Co-creating with the experts: using the knowledge and experience of members to develop quality content



Like many professional bodies, the Chartered Society of Physiotherapy aims to inform the public about the benefits of its members’ work on their lives. Rob Ledger, Assistant Director for Strategic Communications, tells us how co-creating content with members has helped the CSP produce more effective messages and build members’ engagement with their society.

Despite our best efforts to reach the whole population with consistent, up-to-date advice about their health, we often see misleading reports in the press and on social media. This often leads members to challenge their professional body along the lines of ‘Why are you letting this happen?’. The trend is for these complaints to come through social media – quickly, publicly visible and potentially widely spread.

While we can’t control everything that appears in the press, less still what crops up on Twitter, we can produce good quality health advice and use a mix of channels to push it to the intended readers.  We can do some of this through the expertise of our staff, but really we depend on the knowledge and experience of our members to develop evidence-based, credible messages.

Beyond ensuring high quality content, this co-creation encourages those members who participate to feel closer to their society, building some of that member engagement that we all chase. As a bonus, members who have had a positive experience are more likely to share that good feeling with their colleagues and peers.

Co-creation of public health advice

When faced with criticism from some of our members about the currency and validity of certain back pain coverage in the press, we decided to bring in those critics to help us do something better.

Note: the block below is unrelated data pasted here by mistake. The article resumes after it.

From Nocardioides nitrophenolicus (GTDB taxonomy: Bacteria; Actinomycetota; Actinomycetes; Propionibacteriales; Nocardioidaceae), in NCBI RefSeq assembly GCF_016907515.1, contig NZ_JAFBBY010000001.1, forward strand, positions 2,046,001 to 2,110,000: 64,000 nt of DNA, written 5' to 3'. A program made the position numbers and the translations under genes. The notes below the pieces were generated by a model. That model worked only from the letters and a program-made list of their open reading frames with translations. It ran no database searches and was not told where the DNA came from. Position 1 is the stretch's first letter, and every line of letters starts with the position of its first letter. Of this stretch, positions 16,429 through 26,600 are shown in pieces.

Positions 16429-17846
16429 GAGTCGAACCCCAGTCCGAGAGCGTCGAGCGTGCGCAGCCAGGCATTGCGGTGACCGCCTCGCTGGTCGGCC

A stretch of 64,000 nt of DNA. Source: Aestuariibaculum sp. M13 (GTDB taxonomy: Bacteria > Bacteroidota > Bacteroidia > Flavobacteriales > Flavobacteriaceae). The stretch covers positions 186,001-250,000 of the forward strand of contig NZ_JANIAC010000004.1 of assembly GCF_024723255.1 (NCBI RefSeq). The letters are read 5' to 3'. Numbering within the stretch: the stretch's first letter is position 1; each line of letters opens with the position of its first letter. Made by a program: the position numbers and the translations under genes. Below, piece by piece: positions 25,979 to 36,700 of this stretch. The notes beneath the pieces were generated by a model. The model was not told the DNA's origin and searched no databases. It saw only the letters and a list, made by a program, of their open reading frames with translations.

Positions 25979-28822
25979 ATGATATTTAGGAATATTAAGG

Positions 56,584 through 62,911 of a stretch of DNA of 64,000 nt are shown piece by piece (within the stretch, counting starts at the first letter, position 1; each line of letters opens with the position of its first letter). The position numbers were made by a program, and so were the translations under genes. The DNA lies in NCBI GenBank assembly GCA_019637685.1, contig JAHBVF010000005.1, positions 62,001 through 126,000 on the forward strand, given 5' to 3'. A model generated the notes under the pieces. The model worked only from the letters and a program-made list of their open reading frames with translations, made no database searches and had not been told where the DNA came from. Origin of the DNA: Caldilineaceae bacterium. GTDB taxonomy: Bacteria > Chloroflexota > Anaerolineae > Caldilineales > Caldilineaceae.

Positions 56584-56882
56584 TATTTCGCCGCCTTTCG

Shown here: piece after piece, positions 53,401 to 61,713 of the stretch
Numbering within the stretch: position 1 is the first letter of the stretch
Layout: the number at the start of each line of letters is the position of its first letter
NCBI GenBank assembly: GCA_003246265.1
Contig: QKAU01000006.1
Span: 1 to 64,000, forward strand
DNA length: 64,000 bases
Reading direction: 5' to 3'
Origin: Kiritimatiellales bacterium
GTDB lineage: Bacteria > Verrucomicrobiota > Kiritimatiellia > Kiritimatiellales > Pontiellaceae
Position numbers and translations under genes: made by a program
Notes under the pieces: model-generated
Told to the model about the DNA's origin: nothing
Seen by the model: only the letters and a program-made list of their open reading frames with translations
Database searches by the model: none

As part of a working group set up to develop new advice, we included a number of members who were prominent on social media and known to challenge messages with weak evidence. Where previously we may have seen some of their challenges as difficult, by involving them in the creation and promotion of something that we both could support, we started to grow a mutually beneficial relationship.

Jointly, we identified back pain as an area in which we could make a substantial impact, by overturning some of the outdated and un-evidenced advice in common circulation. Together we developed a set of myth-busting messages about back pain, which we were able to use to push positive advice about activity as an essential way to stay healthy.

The outcome: a better product and positive engagement

Our primary aim was to maximise the reach of these messages, and the range of approaches (media coverage, support from NHS trusts, influencing other health professionals, social media) helped us to exceed our expectations.

On its own that would have been a good result. But by challenging vocal critics to join us in producing something better, and thereby capturing their support, we brought about a more positive conversation across the membership about the promotion of physiotherapy. Social media criticism turned to praise and sharing figures rose well above previous levels.

This initial involvement has given us a foundation to increase engagement further. Since the project, we have found that the contributors have been more willing to join in subsequent activities and to speak alongside us on behalf of the profession.


The Chartered Society of Physiotherapy is the professional, educational and union body for the UK’s 56,000 chartered physiotherapists, students and support workers. 

Rob Ledger is Assistant Director for Strategic Communications. Rob has specialised in communications and engagement for professional bodies for the last 20 years, with a particular focus on digital transformation. Follow Rob on Twitter.